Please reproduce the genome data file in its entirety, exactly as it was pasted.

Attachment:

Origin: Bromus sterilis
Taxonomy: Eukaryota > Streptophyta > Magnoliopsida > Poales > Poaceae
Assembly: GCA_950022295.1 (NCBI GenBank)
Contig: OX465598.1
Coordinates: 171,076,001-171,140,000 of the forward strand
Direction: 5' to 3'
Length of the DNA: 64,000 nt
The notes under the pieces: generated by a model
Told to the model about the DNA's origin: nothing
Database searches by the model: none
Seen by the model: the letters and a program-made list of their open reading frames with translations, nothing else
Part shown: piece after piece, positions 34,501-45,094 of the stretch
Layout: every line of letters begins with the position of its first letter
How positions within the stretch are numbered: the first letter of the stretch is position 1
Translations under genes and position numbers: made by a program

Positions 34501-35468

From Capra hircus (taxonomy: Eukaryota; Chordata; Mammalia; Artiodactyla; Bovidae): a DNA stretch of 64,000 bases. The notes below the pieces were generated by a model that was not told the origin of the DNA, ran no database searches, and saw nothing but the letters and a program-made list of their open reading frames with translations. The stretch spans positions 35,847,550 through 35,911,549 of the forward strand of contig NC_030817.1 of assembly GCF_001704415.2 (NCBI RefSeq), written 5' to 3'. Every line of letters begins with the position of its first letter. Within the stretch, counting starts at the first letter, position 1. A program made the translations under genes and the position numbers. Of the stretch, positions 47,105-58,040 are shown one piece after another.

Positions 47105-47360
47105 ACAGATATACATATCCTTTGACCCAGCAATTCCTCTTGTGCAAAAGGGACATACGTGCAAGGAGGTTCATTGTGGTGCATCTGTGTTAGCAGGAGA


Origin: Bromus sterilis
Taxonomy: Eukaryota > Streptophyta > Magnoliopsida > Poales > Poaceae
Assembly: GCA_950022295.1 (NCBI GenBank)
Contig: OX465598.1
Coordinates: 171,076,001-171,140,000 of the forward strand
Direction: 5' to 3'
Length of the DNA: 64,000 nt
The notes under the pieces: generated by a model
Told to the model about the DNA's origin: nothing
Database searches by the model: none
Seen by the model: the letters and a program-made list of their open reading frames with translations, nothing else
Part shown: piece after piece, positions 34,501-45,094 of the stretch
Layout: every line of letters begins with the position of its first letter
How positions within the stretch are numbered: the first letter of the stretch is position 1
Translations under genes and position numbers: made by a program

Positions 34501-35468

From Capra hircus (taxonomy: Eukaryota; Chordata; Mammalia; Artiodactyla; Bovidae): a DNA stretch of 64,000 bases. The notes below the pieces were generated by a model that was not told the origin of the DNA, ran no database searches, and saw nothing but the letters and a program-made list of their open reading frames with translations. The stretch spans positions 35,847,550 through 35,911,549 of the forward strand of contig NC_030817.1 of assembly GCF_001704415.2 (NCBI RefSeq), written 5' to 3'. Every line of letters begins with the position of its first letter. Within the stretch, counting starts at the first letter, position 1. A program made the translations under genes and the position numbers. Of the stretch, positions 47,105-58,040 are shown one piece after another.

Positions 47105-47360
47105 ACAGATATACATATCCTTTGACCCAGCAATTCCTCTTGTGCAAAAGGGACATACGTGCAAGGAGGTTCATTGTGGTGCATCTGTGTTAGCAGGAGA